What rising energy prices could mean for businesses in New Zealand
With higher energy prices, it’s harder for heavy industry to operate in New Zealand, Pattrick Smellie of Business office examines how the market might adapt.
What does Norwegian pulp and paper giant Norske Skog’s say about the accelerating deindustrialization of New Zealand’s economy? probable closure of its operations in Kawerau barely in the news?
Granted, the announcement was obscured by the budget last Thursday. And contrary to the announcement of the Auckland ports that its Managing Director Tony Gibson was leaving, Norske Skog did not issue a press release. He doesn’t even have a spokesperson in New Zealand.
Rather, it has been left to the relevant union to tell the world that 160 jobs that underpin the economy of the town of Kawerau are now on the line.
A consultation process has started and once a business is at this point it is rare to see a change of mind.
Part of the problem, of course, is that its main product since production began in 1955 has been newsprint for newspaper and magazine publishers. The precipitous decline in the size and circulation of newspapers around the world is hardly relevant.
Maybe the end of this line has been inevitable for some time. But there are other things that a large pulp and paper mill can be retrofitted to manufacture. The fact that Norske Skog appears to be abandoning New Zealand, despite the country’s immediate wood fiber supply, suggests deeper issues.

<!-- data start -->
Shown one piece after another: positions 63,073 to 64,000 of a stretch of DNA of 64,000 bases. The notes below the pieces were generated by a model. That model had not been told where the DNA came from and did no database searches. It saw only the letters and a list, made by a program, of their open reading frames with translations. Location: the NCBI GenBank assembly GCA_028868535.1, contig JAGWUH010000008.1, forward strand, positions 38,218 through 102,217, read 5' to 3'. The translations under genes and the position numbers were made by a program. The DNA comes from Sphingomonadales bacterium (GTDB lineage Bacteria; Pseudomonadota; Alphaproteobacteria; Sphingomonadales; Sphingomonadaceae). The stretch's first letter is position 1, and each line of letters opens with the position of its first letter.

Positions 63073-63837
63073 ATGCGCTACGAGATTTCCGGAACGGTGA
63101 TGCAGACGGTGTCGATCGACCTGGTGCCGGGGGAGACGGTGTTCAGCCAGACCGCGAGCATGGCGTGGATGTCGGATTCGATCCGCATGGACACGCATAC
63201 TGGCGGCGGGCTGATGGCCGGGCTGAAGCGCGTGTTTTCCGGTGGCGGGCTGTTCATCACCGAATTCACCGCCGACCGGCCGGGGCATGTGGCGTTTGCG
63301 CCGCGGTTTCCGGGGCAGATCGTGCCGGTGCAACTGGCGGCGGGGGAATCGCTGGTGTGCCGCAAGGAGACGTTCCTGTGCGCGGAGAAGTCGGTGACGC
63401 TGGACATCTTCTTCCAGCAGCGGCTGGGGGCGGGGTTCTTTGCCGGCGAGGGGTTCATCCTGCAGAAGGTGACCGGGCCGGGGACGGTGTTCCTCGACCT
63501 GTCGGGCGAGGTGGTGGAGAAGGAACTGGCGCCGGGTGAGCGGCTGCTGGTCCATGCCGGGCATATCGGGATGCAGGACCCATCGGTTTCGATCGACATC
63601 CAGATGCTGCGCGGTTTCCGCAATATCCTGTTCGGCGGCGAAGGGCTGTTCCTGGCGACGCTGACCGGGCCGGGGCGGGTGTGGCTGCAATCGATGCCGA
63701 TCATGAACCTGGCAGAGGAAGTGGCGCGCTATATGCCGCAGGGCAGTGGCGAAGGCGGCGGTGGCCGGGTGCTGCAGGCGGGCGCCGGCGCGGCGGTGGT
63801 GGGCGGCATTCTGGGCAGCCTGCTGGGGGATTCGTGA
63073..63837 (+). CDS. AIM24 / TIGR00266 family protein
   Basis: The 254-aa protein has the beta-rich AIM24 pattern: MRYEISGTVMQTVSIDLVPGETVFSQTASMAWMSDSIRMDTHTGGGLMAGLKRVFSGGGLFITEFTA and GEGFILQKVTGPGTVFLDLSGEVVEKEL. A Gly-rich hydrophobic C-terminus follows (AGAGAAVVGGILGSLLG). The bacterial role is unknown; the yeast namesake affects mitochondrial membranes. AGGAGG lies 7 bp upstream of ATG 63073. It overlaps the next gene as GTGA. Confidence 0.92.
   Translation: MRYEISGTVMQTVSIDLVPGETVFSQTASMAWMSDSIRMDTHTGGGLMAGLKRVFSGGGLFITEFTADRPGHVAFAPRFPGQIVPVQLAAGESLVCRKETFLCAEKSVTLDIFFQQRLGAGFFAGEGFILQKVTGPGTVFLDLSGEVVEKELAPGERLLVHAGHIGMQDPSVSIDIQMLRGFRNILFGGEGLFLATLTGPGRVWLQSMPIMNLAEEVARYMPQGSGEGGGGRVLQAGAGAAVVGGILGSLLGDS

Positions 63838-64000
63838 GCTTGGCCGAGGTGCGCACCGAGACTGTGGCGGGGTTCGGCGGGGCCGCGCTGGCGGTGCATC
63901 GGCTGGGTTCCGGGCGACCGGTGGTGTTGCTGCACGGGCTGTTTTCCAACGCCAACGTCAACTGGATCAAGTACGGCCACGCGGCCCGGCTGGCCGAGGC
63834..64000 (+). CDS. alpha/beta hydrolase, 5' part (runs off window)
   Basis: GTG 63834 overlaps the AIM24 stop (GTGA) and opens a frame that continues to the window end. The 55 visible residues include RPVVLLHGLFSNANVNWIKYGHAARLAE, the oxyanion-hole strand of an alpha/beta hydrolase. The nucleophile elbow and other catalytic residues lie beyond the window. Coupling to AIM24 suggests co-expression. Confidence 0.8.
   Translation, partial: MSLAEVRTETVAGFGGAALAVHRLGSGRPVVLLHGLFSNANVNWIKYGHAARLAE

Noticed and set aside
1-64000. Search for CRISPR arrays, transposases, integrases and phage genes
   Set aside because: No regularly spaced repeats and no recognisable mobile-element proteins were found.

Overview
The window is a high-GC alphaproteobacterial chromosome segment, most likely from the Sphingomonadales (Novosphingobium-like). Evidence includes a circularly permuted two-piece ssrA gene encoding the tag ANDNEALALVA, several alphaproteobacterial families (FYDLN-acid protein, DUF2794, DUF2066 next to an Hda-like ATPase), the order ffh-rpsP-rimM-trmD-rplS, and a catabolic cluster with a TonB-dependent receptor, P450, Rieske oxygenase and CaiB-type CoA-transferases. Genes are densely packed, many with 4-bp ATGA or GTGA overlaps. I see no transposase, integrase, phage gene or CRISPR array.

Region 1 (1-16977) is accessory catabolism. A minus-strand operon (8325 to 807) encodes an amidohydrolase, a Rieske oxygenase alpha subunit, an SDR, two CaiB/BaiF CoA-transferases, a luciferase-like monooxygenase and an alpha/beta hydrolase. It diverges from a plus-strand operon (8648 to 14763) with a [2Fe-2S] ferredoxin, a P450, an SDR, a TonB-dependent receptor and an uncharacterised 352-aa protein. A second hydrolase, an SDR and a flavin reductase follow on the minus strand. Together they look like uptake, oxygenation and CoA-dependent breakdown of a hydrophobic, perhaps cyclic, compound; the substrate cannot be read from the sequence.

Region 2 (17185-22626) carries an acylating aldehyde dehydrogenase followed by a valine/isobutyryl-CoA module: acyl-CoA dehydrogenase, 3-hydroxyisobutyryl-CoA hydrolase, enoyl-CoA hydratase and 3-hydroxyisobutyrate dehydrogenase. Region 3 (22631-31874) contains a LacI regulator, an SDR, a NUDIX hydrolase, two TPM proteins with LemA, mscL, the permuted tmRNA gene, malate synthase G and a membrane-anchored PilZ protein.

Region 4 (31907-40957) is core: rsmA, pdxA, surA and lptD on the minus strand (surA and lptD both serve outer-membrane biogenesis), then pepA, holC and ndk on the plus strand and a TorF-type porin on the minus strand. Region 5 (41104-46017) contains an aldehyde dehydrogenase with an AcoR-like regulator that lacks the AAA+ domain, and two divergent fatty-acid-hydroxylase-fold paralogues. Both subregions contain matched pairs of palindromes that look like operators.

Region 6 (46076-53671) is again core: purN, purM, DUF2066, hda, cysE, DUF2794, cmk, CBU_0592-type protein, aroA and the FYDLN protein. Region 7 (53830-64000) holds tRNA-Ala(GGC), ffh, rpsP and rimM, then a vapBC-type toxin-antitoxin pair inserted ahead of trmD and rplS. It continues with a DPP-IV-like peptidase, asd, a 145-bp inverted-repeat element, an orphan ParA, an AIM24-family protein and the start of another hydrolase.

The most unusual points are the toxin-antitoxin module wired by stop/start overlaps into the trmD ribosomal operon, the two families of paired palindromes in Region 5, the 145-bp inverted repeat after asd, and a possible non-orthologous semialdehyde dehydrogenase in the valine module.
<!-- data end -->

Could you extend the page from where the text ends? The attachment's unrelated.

The most obvious liability is the wholesale price of electricity.
High electricity prices are back
After an extended period in the middle of the last decade where wholesale prices were low and stable, electricity prices in the spot market have not only been very high, but also more volatile over the past two years.
The first months of this year were particularly difficult for some large electricity users.
Norske Skog could have avoided at least some of that pain by signing new fixed-price supply contracts. However, the company has apparently chosen not to and has cut production and day shifts since the start of this year to avoid the highest electricity prices.
A generous person would say that Norske Skog misjudged whether the Tiwai Point aluminum smelter was going to close and bet last year on lower spot electricity prices once the smelter was confirmed to close.
Instead, the majority owner of the foundry, Rio Tinto, signed an agreement with Meridian Energy that will keep the foundry in operation for another three years.